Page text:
So, your credit score is lower than you want, and you're interested in working for a higher score but have no idea where to get started? Feeling overwhelmed by the enormity of the credit-raising-task itself? Well, have no fear ASAP Credit Repair is here! We're your friendly, neighborhood credit repair service and we want to help you out. In addition to offering full-service credit repair, we also want to make sure that you have the tools to repair your credit (and keep that score up) on your own. So, today we're going to break down credit repair into seven easy steps that you can tackle.
1. Check your credit score and reports.
Your credit report includes information about how you've used credit in the past 10 years. There are three credit bureaus, Equifax, Experian and TransUnion, and you have a different credit report waiting at each, with free report access once a year. Most creditors notify all three, but not all, so it's worth checking the information on all three of these reports, as they can vary from bureau to bureau. Your credit report is used to calculate your credit score, and it's important to check this too. Don't forget to check your credit score too. You can check your score for free through credit scoring websites or some credit card and bank providers. Checking your own score only requires a soft credit inquiry, which won't damage your score.
2. Fix or dispute any errors.
Sometimes credit bureaus make mistakes. "Sometimes" could even be bumped up to "often". The Federal Trade Commission conducted a study that found that 25% of people had an error on their credit report and 5% of those people had errors that made getting a loan more costly. Eek. So, if you find any errors on your report, follow through and dispute them. It could make all the difference if you're seeking a loan.
3. Pay your bills on time, every time.
Payment history makes up a whopping 35% of your credit score. This means that when you pay your bills, it has the greatest effect on your credit score. So, focus on making your monthly payments on time. This might be challenging, so consider the autopay hack. It helps by taking the "remembering" part of paying your bills off your plate. If you have any bills that don't permit autopay, such as medical bills, try to pay them off as soon as you get them or set up a payment plan ASAP.
4. Keep your credit utilization ratio below 30%.
Your credit utilization ratio is measured by comparing your credit card balances to your overall credit card limit. Lenders will use this ratio to determine how well you manage your finances. A ratio of less than 30% and greater than 0% is generally considered good, so set yourself up to stay within this range.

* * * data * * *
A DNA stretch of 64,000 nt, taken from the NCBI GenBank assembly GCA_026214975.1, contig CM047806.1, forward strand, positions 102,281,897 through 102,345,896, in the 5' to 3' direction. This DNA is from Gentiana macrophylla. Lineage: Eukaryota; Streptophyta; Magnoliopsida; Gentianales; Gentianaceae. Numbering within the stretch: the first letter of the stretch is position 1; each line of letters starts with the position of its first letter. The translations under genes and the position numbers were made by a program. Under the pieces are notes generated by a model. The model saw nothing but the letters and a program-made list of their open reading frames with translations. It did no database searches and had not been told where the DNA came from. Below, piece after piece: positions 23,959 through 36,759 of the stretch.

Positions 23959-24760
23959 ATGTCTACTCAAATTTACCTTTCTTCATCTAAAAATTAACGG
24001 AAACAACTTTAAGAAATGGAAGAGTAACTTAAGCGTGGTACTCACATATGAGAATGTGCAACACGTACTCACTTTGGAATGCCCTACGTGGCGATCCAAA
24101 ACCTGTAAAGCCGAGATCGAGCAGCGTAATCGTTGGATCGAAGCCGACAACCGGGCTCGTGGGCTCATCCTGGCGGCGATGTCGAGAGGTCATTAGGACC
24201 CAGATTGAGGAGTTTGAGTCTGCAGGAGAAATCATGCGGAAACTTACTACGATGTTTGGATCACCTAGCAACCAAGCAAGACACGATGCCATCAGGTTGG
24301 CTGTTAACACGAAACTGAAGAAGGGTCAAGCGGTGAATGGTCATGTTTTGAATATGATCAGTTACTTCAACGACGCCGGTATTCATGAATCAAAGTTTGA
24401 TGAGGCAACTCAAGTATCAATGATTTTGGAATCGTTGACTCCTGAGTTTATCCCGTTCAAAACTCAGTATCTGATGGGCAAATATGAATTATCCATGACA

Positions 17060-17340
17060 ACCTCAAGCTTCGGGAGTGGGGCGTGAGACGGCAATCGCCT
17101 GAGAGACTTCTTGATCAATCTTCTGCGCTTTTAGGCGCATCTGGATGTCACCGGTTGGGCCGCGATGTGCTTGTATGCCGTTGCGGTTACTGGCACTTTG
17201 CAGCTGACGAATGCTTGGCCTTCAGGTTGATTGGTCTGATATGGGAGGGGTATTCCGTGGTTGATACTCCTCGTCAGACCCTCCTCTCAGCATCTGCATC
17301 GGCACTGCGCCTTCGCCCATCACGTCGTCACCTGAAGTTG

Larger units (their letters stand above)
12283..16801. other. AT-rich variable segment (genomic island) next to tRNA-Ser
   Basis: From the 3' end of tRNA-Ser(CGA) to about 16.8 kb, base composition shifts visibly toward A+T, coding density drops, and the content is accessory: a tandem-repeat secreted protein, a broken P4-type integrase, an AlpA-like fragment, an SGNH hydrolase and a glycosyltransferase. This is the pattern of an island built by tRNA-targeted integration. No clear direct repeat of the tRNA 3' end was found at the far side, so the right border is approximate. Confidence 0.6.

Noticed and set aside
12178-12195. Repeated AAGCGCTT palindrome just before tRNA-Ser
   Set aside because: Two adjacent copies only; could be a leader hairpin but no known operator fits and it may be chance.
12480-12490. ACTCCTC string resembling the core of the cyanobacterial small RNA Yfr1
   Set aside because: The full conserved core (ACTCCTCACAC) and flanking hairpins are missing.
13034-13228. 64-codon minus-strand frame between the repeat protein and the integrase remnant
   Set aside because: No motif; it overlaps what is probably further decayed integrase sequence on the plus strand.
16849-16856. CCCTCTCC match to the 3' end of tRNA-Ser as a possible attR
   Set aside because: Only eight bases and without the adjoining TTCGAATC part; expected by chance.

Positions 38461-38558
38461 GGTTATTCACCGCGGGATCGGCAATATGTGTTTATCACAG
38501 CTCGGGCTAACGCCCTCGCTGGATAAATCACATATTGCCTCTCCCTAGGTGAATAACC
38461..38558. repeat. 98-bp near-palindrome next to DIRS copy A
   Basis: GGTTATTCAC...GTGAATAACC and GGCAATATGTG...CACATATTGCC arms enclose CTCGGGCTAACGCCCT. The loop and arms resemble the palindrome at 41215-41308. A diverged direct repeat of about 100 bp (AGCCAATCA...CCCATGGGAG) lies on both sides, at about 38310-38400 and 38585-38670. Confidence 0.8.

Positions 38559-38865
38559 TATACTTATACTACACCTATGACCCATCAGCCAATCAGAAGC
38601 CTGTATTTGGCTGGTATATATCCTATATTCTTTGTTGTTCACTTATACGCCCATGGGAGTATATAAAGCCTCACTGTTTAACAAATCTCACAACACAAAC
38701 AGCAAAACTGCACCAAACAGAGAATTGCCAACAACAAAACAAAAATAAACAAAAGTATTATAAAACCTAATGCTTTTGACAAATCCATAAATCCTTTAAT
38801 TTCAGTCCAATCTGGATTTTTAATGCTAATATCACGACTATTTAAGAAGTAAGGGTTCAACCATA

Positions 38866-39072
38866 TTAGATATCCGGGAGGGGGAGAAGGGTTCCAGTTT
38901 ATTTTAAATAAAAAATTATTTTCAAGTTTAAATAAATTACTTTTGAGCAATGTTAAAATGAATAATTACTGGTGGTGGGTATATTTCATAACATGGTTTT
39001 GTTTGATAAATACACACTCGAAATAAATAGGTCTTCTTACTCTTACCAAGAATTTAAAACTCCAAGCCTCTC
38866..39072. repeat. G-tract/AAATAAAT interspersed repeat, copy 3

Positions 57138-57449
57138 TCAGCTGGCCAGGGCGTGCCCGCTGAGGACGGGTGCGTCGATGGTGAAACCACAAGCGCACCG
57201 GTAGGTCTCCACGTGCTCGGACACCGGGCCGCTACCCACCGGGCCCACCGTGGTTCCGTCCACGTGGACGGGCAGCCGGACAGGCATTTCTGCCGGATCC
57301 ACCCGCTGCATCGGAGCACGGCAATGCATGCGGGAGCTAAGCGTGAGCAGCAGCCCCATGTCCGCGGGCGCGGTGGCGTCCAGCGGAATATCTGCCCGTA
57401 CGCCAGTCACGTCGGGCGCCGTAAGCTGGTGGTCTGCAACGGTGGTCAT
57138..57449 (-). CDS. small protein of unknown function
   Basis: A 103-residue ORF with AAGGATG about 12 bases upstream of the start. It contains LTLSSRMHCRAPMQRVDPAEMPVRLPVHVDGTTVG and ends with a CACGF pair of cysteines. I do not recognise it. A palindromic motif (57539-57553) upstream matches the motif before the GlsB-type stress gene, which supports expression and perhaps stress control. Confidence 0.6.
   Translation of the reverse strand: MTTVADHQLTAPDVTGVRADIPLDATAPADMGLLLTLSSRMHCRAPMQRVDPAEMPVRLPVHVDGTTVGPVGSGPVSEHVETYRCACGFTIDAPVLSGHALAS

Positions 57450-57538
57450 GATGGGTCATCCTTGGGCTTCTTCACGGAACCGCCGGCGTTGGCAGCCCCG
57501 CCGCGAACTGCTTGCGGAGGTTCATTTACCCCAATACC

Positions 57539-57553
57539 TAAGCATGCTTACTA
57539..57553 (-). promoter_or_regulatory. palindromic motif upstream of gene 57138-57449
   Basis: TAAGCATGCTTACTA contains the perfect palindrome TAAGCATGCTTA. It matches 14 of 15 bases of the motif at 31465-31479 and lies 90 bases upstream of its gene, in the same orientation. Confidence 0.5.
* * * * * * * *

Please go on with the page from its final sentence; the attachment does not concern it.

5. Pay down debts.
Outstanding debts will definitely be a factor that keeps you from your credit score goals. If you have any outstanding debts, make sure to prioritize paying them off, thereby improving your payment history and reducing your credit utilization ratio all-in-one. There's a couple of different approaches you can take when paying off your debt: the debt avalanche or snowball methods. The debt avalanche method focuses on repaying your high-interest cards first, while the snowball method focuses on repaying your smallest balances first. Weigh the pros and cons to each, then determine which method works best for you. If you're planning on repaying loan debt, note that you might see a temporary dip in your credit score. Don't worry, according to Experian, this will improve your credit score in the long run. Be patient.
6. Keep old credit cards open.
Don't succumb to the temptation of closing off old credit cards after you've paid them off. Keeping them open establishes a long credit history, which makes up 15% of your score, and is a positive for you. But make sure to check the fine print first. Your issuer might be able to close your card after a certain time of inactivity. This, combined with an possible annual fee, adds up to being worth closing after all.
7. Don't take out credit unless absolutely necessary.
Your creditor runs a hard credit check each time you apply for credit, which can drop your score anywhere from one to five points. It'll also lower your average account age, which also can drop your credit score. So, take the safe route and try to avoid applying for credit unless you really need it.
Bonus: Check your credit score regularly.
Once you've begun taking the steps to fix your credit, it's best to keep regular tabs on your score by checking it once a month. You'll be able to catch any errors and see how your actions are playing a role in improving your score, which will motivate you to keep working at it. Remember that it does take some time to see big improvements to your score. Sometimes it can take a few weeks for creditors to report your payment information and companies to update your score. Essentially, fixing your credit score is a long-term game, but one you're more than capable of winning.
If these steps feel overwhelming, or if you want an extra set of experienced hands working on your behalf, reach out to ASAP Credit Repair. We know the ins and outs of credit repair and we can take the hard work off your plate. You don't have to have bad credit forever, give us a call today!